Another example; the stock down 20% that is still not on sale!

I like to use real-life examples to prove my point. Not too long ago, Texas Instruments (TXN), that is part of my top tech dividend stocks list, saw their share price tumble like there was no tomorrow. A combination of weaker demand, concerns about China and the trade war along with disappointing revenue growth in their last quarter pushed TXN down by almost 20% over the past 3 months.

Source: Ycharts

IN fact, TXN is trading only 3% lower than a year ago (total return price, dividend included):

Source: Ycharts

As you can see, the “big sale” on TXN just happened in the eye of new investors. Those who bought TXN a year ago… or any time earlier than 2017 don’t see the deal.

The reason to go “all-in”

Many investors don’t understand why I decided to go all-in. I even explained it throughout a free webinar (you can watch the replay here). What happened to TXN is only part of the explanation. In fact, if you go back all the way to the beginning of this article and check the “market correction vs. bear market” chart again, you will notice that corrections happen all the time and take about 4-6 months to recover. Therefore, investing right before a market correction won’t change your portfolio much a year from now. The point of waiting until it happens just doesn’t make any sense. Each day you wait, you let money dying on the table.

I agree that the best time to invest your money is right after (or during) a bear market. Some bears bring value down by 40% to 50% which brings real investing opportunities. However, since this only happens about every 7-8 years (read a decade!), chances are you will be wrong for a very long time before entering the market.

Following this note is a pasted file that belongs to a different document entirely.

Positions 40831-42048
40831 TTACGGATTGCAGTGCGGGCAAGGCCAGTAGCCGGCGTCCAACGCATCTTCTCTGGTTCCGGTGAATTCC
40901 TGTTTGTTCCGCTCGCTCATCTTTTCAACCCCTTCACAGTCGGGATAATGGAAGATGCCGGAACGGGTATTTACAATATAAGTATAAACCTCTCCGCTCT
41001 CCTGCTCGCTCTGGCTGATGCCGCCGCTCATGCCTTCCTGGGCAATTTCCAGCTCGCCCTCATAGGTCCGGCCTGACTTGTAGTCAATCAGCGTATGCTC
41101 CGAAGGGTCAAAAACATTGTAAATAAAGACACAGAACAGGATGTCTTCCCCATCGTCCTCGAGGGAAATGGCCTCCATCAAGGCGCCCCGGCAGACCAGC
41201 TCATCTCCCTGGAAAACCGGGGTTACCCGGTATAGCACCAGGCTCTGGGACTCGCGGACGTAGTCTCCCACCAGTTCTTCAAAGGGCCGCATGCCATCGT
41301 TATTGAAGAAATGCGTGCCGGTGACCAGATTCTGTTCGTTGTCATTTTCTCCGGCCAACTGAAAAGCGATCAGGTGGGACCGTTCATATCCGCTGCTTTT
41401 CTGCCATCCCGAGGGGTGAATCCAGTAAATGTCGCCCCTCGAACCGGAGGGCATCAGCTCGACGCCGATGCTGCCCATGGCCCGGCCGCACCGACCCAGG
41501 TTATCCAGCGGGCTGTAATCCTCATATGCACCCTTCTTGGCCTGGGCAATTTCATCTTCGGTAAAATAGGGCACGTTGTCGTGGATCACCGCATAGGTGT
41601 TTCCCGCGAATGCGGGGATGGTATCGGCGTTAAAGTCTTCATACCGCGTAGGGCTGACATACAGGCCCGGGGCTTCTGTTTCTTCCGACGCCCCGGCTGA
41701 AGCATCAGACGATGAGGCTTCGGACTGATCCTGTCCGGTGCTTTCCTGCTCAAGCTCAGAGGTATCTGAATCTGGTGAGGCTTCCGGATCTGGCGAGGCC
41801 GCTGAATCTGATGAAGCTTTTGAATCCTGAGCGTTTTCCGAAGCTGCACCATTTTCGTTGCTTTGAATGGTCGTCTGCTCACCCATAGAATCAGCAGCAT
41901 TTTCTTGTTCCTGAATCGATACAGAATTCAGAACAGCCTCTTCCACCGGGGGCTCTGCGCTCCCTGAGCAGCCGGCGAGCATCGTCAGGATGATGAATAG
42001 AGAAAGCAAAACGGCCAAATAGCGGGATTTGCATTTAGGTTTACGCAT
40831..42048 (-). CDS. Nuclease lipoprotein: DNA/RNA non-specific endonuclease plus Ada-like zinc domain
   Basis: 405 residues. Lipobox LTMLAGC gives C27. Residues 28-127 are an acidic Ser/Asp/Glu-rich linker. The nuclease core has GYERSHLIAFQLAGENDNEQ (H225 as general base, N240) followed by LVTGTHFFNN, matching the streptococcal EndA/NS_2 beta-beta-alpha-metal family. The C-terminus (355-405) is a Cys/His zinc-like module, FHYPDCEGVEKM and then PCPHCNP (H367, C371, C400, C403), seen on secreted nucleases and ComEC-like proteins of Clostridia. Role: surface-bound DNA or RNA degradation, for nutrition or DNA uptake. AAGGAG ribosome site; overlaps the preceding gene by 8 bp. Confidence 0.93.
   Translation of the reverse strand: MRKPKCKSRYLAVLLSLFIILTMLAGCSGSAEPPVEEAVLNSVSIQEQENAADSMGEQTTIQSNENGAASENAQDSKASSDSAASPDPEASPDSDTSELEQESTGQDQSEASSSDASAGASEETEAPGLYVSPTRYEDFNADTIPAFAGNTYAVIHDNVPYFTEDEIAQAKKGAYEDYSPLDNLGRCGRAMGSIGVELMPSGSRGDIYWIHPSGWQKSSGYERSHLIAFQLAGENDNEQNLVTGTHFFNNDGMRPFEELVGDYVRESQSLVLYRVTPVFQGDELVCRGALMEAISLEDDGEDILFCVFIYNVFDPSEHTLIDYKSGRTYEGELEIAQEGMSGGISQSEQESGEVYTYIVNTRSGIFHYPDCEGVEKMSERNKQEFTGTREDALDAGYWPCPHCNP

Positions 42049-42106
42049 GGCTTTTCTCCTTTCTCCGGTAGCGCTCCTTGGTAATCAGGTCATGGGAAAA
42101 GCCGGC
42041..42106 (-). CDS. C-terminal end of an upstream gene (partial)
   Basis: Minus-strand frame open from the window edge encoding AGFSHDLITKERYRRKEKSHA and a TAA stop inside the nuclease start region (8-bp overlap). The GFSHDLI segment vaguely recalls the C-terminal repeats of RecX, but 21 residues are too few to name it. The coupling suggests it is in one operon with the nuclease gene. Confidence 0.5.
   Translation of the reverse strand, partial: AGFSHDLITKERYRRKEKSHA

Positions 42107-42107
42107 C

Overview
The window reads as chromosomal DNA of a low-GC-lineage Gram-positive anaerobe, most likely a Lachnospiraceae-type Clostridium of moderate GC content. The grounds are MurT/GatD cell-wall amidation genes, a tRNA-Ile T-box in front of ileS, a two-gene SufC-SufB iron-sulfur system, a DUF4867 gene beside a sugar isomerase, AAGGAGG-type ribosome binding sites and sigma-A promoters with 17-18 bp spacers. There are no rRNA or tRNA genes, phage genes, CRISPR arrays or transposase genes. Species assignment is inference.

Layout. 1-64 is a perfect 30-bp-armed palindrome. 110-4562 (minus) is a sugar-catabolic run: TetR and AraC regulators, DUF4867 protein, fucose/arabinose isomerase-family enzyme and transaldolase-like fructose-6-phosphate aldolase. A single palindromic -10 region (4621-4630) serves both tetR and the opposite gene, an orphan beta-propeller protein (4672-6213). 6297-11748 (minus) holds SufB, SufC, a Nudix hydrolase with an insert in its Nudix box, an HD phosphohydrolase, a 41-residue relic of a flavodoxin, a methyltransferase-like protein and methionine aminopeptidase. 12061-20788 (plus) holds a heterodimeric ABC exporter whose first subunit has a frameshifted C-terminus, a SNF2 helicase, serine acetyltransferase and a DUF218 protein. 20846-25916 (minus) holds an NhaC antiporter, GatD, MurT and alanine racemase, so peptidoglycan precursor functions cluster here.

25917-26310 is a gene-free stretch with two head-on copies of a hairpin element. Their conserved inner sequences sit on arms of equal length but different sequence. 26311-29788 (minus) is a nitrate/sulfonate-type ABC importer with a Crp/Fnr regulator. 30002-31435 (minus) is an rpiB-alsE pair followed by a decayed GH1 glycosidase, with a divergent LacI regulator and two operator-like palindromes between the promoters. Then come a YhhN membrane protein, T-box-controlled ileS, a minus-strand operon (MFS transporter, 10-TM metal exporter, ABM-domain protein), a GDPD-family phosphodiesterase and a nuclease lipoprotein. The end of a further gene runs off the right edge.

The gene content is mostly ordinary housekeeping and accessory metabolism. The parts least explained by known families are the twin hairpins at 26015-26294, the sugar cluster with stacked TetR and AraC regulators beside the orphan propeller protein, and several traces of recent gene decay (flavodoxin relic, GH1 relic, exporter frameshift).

Do you invest in “anything”?

Now the real question is not to invest or not, but rather how to invest your money. Before I started to “pull the trigger” on the market, I did my homework. I studied the market, pulled-out many filters and read hundreds of earnings reports before making my decisions. I’ve started my research using the dividend triangle on each candidate. The point is not to find the deal of the day, but rather find companies that will be still leaders in 10 years from now. Those will rapidly recuperate from a market crash and you don’t have to worry about their dividend payments in the meantime.

A good starting point to find such a company would be the Dividend Achievers list. Those companies show at least 10 consecutive years with a dividend increase. Why not take the Dividend Aristocrats (25 years) or the Dividend Kings (50 years)? Simply because you want a wide choice (the achievers list contains close to 275 stocks) and you don’t want to miss the future aristocrats. Impressive companies such as Microsoft (MSFT), Lockheed Martin (LMT), Lazard (LAZ) and Hasbro (HAS).

In the end, if you invest in strong dividend growers, it doesn’t really matter when you pick them. All that matter is that you do!


Disclaimer: I own shares of TXN, MSFT, LMT, LAZ, HAS.


Image source: pixabay